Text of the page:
Tropical Storm Lee formed in the Atlantic Ocean on Tuesday and is expected to become a major hurricane by the end of the week, potentially threatening the Leeward Islands as early as this weekend, though the storm is expected to stay east of the U.S. and avoid more damage just one week after Hurricane Idalia.
Tropical Depression 13 formed Tuesday morning in the central Atlantic, before being upgraded to Tropical Storm Lee, the National Hurricane Center said, and is forecast to be a hurricane within a couple of days, likely reaching Category 3 intensity by Friday.
Tropical Storm Lee has maximum sustained winds of 45 mph with some higher gusts, the National Hurricane Center said in its 5 p.m. Tuesday update.
While it’s expected the storm will stay east of the U.S., forecasters with AccuWeather say any potential impacts rely largely on the overall steering pattern of next week’s winds and are advising people along the East Coast to monitor the path of the storm.
Even if the storm doesn’t make landfall stateside, AccuWeather experts are warning of “some stronger surf and dangerous rip currents” along the Eastern Seaboard.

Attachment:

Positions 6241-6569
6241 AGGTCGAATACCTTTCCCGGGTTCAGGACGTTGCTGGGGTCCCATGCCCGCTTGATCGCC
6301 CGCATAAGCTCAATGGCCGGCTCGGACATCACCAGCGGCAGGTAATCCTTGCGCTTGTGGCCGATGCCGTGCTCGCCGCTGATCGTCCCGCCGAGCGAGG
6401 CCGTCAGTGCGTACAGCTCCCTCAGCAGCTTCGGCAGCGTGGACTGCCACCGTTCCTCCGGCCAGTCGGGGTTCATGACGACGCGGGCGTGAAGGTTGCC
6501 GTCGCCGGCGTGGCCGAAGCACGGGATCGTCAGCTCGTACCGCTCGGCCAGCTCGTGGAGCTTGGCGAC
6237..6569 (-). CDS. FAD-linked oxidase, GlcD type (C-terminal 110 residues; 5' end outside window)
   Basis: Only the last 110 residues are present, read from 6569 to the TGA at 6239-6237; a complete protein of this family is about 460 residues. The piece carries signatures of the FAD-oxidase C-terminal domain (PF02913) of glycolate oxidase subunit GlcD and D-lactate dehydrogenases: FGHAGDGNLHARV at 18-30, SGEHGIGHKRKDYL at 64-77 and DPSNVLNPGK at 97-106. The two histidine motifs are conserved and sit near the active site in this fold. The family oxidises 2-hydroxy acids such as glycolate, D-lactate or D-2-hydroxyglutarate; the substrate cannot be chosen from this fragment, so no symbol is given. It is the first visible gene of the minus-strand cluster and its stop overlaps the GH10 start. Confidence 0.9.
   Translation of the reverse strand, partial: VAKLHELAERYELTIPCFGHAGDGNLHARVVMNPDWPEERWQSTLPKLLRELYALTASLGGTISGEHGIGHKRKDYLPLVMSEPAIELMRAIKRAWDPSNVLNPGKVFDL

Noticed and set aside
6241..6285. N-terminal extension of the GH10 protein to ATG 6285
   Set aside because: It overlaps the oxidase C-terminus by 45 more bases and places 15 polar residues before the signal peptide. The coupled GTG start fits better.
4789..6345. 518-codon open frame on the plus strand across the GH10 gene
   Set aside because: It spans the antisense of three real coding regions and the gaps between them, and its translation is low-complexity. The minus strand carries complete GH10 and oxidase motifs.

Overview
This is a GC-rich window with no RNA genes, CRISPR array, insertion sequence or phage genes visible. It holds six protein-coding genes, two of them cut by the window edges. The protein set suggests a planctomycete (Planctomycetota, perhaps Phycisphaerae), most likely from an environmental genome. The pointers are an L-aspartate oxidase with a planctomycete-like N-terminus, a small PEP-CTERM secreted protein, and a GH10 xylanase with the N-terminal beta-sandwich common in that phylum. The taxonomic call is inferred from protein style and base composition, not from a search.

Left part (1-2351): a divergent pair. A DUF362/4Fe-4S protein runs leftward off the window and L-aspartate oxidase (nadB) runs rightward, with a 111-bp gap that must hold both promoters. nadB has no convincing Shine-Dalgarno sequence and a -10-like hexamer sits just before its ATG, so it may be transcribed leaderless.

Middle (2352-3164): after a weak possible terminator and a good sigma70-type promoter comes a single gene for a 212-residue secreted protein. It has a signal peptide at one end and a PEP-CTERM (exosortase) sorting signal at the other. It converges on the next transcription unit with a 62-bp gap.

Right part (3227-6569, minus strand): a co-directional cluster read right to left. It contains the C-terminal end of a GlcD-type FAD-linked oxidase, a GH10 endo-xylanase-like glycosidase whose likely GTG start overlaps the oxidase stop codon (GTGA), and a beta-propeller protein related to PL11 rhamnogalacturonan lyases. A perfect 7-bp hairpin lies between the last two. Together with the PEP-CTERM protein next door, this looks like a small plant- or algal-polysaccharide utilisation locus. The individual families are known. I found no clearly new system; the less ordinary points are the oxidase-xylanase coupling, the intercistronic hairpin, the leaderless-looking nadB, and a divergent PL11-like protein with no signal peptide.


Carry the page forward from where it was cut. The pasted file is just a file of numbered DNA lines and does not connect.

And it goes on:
News of Tropical Storm Lee comes one week after Hurricane Idalia hit the Florida Big Bend, taking at least two lives. The storm made landfall as a Category 3 major hurricane, though it was downgraded to a tropical storm before tearing through Georgia and South Carolina. The storm caused damage, but not as much as some feared: The administrator of Pasco County, Florida, said on Wednesday that between 4,000 and 6,000 homes were damaged with up to 5 feet of floodwater, and officials in Manatee County initially estimated there was at least $2 million of damage. That said, it was the most destructive hurricane this year, with Moody’s Analytics estimating it caused up to $20 billion in damage across the state.
What To Watch For
What happens during “peak” hurricane season. Most tropical activity in the Atlantic takes place between mid-August and mid-October in the Atlantic Ocean, according to AccuWeather, with the historical peak of hurricane season occurring September 10.